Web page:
I think the story here -- I haven't seen this headline yet and I'm not saying anyone should steal this, because it is a terrible headline -- but Netflix did get a little Squid-y with it. It's a terrible headline, it's awful, and I do get it, and I apologize for the pun. But Squid Game was massive, something like 142 million members were viewing this in 94 countries, I think. It was the No. 1 Netflix choice. That's amazing, and this is a Korean language show. It is highly popular in South Korea, but it's become a cult classic. This is the business that Netflix is in. You have a very long-tail business, you invest strategically, get some shows that nobody knows about, and then they become viral hits. We don't give Netflix nearly enough credit for being really good users of capital. They are really good users of capital.

Chris Hill: They are, and I know... look, it's natural to focus on the big number with respect to what Netflix spends every year in terms of their content. But to your point, they're very strategic about spreading their bets around. The old Hollywood adage that "nobody knows anything" is true when you look at over the past, let's just call it 12 months.

Tim Beyers: Yes.

Chris Hill: The two biggest hits, or certainly two of the biggest hits, are Squid Game and The Queen's Gambit, which nobody, including people at Netflix, would have predicted, these are going to be huge hits.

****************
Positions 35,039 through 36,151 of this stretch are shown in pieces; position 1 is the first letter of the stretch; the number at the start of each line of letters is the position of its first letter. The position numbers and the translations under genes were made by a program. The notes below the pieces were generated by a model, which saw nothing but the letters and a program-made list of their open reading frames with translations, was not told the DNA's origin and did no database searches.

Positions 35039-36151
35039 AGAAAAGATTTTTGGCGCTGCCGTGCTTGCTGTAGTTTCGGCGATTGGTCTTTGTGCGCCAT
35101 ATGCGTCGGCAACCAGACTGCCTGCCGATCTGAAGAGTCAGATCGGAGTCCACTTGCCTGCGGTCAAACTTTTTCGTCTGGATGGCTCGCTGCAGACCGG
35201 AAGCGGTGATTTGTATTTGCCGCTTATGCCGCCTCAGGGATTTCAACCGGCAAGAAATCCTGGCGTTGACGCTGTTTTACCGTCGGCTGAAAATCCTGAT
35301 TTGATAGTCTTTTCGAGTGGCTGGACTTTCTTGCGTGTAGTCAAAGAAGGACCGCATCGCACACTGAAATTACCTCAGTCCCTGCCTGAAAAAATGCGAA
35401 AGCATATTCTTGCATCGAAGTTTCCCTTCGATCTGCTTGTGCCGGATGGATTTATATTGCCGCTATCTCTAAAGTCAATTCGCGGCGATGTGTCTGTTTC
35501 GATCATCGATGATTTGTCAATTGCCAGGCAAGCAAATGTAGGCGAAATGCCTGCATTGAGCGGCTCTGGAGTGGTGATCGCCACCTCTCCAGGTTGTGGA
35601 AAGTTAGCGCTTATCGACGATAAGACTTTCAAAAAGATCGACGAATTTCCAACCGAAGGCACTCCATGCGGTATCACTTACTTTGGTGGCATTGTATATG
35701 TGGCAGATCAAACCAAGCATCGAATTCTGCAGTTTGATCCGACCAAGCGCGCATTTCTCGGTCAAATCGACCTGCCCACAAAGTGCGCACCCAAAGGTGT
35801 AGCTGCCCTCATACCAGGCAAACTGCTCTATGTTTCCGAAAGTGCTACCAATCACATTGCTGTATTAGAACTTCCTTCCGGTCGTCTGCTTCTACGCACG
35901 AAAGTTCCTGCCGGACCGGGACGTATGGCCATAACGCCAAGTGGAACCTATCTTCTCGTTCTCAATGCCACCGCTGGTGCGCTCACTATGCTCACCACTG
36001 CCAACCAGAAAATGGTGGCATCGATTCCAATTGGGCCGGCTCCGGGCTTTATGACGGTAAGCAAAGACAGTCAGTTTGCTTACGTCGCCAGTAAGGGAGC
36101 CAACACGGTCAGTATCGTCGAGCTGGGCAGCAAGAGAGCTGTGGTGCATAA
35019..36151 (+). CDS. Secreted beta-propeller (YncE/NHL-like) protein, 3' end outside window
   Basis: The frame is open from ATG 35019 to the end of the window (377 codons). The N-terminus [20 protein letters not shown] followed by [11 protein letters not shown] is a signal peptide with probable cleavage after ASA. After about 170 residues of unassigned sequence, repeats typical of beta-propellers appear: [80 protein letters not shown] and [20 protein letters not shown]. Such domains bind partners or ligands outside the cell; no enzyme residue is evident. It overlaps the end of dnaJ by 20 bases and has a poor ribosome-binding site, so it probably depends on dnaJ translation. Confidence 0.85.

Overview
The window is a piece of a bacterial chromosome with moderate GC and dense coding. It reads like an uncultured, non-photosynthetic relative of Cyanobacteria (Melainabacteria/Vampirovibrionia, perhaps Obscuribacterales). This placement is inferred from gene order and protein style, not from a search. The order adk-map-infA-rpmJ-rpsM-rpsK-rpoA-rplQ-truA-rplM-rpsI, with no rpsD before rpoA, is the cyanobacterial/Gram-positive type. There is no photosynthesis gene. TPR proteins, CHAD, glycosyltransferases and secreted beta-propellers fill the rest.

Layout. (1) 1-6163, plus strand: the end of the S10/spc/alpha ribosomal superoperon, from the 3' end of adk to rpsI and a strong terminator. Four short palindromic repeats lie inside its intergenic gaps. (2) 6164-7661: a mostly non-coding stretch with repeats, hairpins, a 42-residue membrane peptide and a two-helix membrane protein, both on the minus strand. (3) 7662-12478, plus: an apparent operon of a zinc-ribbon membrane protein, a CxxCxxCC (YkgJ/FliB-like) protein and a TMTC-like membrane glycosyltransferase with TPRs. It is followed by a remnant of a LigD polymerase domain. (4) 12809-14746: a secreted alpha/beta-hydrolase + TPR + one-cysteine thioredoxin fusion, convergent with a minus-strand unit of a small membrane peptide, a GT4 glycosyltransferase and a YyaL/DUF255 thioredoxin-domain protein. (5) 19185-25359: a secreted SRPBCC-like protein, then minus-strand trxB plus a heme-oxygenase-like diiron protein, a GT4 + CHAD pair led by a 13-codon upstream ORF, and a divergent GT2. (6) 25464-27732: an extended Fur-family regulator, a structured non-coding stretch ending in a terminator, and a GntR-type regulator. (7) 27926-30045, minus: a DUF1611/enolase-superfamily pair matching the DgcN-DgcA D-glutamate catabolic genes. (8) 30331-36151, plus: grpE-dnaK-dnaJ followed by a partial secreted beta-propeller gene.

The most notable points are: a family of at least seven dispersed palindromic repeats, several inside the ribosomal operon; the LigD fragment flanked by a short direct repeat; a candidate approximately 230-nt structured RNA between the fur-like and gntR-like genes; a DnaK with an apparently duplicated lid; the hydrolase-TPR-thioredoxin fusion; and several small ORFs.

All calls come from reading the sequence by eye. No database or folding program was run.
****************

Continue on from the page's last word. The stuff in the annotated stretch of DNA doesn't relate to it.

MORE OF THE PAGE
Tim Beyers: Murderball and chess are going to be the big winners.

Chris Hill: Let's move on to Verizon, because shares are up a bit despite third-quarter revenue coming in lower than expected. They raised guidance for the full fiscal year. Is 5G adoption helping to juice their sales numbers, because they certainly are promoting the hell out of 5G in their marketing?

Tim Beyers: Of course they are. I mean, this is what happens every time there is an upgrade in the network, and it took a while. Without going too far down a tech rat hole, Chris, whenever a company says, "We're moving from 4G to 5G or we're moving from 3G to 4G," that's a multiyear process, and there's always a lot of tech that's involved in staging that move to actual the next protocol, to 4G or to 5G. So it's happening, but it's happening slowly. But certainly there are 5G phones, there are 5G handsets, there is demand for that. There were some pretty big numbers on the postpaid subscribers here, Chris. I mean, they did awfully well in terms of generating, I believe it was 699,000 postpaid subscribers here. That was well ahead of expectations. That may be part of what's driving this higher here. Whether or not we're talking about pure 5G, I don't know that we are, but I'm not sure that it matters. What we're talking about is faster handsets, new iPhones, people upgrading, getting on the Verizon network -- an improved Verizon network -- and that does drive enthusiasm. Some of these phones really are true 5G phones. So yes, I do think it is driving it to a degree. The good news for Verizon is, we're going to keep seeing this because the 5G upgrades will keep coming.